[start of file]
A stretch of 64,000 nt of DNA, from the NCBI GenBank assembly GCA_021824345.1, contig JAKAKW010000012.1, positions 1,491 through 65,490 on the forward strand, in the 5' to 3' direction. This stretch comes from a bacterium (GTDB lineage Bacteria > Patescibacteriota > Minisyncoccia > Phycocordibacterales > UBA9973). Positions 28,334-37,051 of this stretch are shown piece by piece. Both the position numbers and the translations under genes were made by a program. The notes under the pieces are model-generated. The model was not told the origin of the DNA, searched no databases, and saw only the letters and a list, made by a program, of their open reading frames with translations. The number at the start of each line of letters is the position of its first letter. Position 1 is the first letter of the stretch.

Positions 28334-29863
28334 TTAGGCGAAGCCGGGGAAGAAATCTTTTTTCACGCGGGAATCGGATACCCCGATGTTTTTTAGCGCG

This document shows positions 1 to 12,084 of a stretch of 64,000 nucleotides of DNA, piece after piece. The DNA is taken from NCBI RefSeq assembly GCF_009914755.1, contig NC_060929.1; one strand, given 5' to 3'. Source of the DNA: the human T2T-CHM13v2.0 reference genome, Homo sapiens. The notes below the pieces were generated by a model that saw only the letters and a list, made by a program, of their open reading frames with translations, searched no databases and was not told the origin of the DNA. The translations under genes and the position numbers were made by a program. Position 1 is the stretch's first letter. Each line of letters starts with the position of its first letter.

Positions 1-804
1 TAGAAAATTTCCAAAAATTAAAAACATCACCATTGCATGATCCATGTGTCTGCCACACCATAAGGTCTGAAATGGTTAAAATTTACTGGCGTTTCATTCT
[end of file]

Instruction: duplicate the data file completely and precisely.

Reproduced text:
A stretch of 64,000 nt of DNA, from the NCBI GenBank assembly GCA_021824345.1, contig JAKAKW010000012.1, positions 1,491 through 65,490 on the forward strand, in the 5' to 3' direction. This stretch comes from a bacterium (GTDB lineage Bacteria > Patescibacteriota > Minisyncoccia > Phycocordibacterales > UBA9973). Positions 28,334-37,051 of this stretch are shown piece by piece. Both the position numbers and the translations under genes were made by a program. The notes under the pieces are model-generated. The model was not told the origin of the DNA, searched no databases, and saw only the letters and a list, made by a program, of their open reading frames with translations. The number at the start of each line of letters is the position of its first letter. Position 1 is the first letter of the stretch.

Positions 28334-29863
28334 TTAGGCGAAGCCGGGGAAGAAATCTTTTTTCACGCGGGAATCGGATACCCCGATGTTTTTTAGCGCG

This document shows positions 1 to 12,084 of a stretch of 64,000 nucleotides of DNA, piece after piece. The DNA is taken from NCBI RefSeq assembly GCF_009914755.1, contig NC_060929.1; one strand, given 5' to 3'. Source of the DNA: the human T2T-CHM13v2.0 reference genome, Homo sapiens. The notes below the pieces were generated by a model that saw only the letters and a list, made by a program, of their open reading frames with translations, searched no databases and was not told the origin of the DNA. The translations under genes and the position numbers were made by a program. Position 1 is the stretch's first letter. Each line of letters starts with the position of its first letter.

Positions 1-804
1 TAGAAAATTTCCAAAAATTAAAAACATCACCATTGCATGATCCATGTGTCTGCCACACCATAAGGTCTGAAATGGTTAAAATTTACTGGCGTTTCATTCT